If you are flying long-haul or on a night flight, don't count on it being dark when you're baby is trying to sleep! And being in the bulkhead right near the toilets means there is a lot going on near you, most of the time. I used to take a lightweight blanket and tape with me, and created a little tepee over the bassinet to block out the light and distractions to help Madeleine settle into slumber. Bring a big roll of tape, your neighbours are going to want to borrow some!!
From here it's just a case of changing their nappies and letting them snooze the hours away, with the white noise of the engine soothing them into high-altitude-slumber!
Crashed out at Brisbane International en route to New Zealand, 3.5 months
Bassinets are the way forward. Singapore to London, 4 months
Tepee in action over the bassinet. What you can't seat, baby is snoozing. For 8 hours straight!!
As soon as your baby is on the
move, things start getting a little more colourful, and lot more challenging when flying. Not impossible at all, it just requires a bit more organisation and a lot more patience!
The big change though is when to board.
With a baby I liked getting on first and getting myself all set up, but with a crawler, the least possible time to restrain them, the better! Unless you don't have an allocated seat already, I'd recommend hopping on as late as possible.
As with travelling with an infant, it is so important to make sure your baby is sucking during ascent and descent to help relieve the pressure in their ears. At this age you can probably try food pouches if they are interested, or stick to nursing/bottle feeding.
I have listed below some suggestions for entertainment ideas for toddlers, and they apply to some crawlers, but the key is to really be patient. And lower your standards!!! They will crawl down the dirty airplane aisles, they will probably touch something in the bathrooms when you are changing their diapers, and aside from cleaning their hands regularly with wipes, you'll find it easier if you just embrace it all for the time being!!
Consider separate seats.....this tip is a little scary but we did it on one of our long haul flights by default and it worked out so well!! The airline botched up our seats and had us sitting behind each other rather than side by side, which we at first thought was utterly devastating, but actually kind of loved it. It meant one parent could zone out for an hour or two, eat a hot meal, go to the bathroom, heavens, even watch an episode of Modern Family (its my zone-out show that makes me happy!!) while the other parent handles baby for a bit. And then you swap over and you've had a break so you have a little energy and enthusiasm to play and explore while you allow your partner the same luxury (although Pete wouldn't ever admit to watching Frozen in his free time). I LOVED this arrangement, and felt like the trip wasn't so bad, because we'd divided and conquered!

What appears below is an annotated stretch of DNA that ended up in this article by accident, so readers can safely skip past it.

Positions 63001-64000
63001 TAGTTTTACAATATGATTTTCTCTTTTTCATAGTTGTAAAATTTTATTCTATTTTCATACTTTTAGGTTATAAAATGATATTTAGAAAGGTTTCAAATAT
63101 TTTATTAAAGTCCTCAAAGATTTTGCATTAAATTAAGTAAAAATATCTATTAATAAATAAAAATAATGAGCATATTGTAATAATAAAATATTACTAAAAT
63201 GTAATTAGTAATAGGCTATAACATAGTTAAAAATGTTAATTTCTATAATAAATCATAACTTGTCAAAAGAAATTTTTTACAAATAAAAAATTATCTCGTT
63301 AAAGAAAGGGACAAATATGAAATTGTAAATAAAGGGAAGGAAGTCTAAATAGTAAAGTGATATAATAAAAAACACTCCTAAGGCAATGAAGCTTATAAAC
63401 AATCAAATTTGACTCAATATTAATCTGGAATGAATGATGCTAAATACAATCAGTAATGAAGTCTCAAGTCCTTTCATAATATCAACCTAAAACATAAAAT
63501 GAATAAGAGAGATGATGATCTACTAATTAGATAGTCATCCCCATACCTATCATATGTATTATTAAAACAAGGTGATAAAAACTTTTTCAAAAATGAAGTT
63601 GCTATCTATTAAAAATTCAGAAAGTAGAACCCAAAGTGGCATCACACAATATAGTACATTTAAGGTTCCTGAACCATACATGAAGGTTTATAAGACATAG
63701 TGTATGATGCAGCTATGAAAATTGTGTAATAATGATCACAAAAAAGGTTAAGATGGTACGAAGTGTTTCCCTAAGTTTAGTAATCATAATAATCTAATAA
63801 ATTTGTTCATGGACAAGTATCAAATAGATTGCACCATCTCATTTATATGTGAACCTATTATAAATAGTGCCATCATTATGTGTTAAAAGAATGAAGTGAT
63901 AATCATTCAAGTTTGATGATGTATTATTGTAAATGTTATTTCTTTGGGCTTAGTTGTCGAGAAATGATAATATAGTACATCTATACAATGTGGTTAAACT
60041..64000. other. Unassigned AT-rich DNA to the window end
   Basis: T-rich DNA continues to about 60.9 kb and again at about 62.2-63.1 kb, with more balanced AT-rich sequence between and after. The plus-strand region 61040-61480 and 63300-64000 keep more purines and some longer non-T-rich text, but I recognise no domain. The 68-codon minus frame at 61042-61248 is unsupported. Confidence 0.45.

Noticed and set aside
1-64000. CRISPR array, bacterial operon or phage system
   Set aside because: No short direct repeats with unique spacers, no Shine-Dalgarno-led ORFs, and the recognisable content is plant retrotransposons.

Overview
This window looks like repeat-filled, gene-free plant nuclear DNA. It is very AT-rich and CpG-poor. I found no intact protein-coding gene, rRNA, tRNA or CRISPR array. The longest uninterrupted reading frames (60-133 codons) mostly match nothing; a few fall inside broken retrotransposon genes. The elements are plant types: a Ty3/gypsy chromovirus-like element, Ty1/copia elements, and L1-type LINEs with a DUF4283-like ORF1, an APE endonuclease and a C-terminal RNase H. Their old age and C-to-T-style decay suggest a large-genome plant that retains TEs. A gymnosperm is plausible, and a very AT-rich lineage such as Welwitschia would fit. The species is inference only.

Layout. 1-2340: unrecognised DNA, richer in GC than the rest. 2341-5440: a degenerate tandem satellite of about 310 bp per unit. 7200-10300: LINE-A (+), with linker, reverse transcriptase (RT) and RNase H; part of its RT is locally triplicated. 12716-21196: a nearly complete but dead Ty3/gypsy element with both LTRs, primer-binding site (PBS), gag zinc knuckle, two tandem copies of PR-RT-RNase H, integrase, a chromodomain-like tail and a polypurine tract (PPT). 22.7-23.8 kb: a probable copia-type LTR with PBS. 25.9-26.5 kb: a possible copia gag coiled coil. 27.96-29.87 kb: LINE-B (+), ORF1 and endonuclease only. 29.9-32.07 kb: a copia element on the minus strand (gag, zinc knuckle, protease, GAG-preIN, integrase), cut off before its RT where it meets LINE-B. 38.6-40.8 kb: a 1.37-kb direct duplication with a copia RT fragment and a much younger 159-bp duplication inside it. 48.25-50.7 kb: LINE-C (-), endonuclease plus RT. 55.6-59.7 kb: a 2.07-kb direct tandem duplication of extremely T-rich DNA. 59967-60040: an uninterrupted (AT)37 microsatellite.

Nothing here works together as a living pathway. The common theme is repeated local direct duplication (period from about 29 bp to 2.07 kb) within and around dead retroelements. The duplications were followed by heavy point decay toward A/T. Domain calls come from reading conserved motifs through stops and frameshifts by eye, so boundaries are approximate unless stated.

Crawling (& standing) at Heathrow bound for JFK, 6 months
Flying with a toddler has its challenges but also has lots more rewards now. Toddlers can be fussy, but they can also be very easily distracted, and there's actually quite a lot to distract a toddler with on a plane (you just need to be a bit creative).
Much like with crawlers, I would highly recommend ignoring the pre-boarding calls for parents with small children! Sometimes there's 20 minutes between this call and the final boarder, and wouldn't you rather your toddler burning off some of their energy running around the gate, rather than jumping up and down in your lap?!
You are likely to have more time at the airport when you're checking in with children than in your pre-kids travelling life, and probably avoided play areas like the plague. And then you had kids and realised that said play areas are little gifts from above, sent to provide you with 30 minutes of heaven before caging in an active toddler. Seek them out and let your kid play, play, play!!
Its likely that your toddler won't be needing milk at this age, and if they are anything like Maddie, wouldn't get excited to slurp on water for the ten minutes while you're ascending, and so we swear by Ella's Kitchen food pouches. Even now we have them with us when we're out and about. They are all natural, easy and clean and I've never met a kid who doesn't love them. The timing is a delicate balance though!! You want them to be hungry and thirsty so that when the pilot puts his foot down your toddler is chomping at the bit for the Ella's, but don't want them to cross that line into starvation mode which is of course the pre-cursor to an epic meltdown!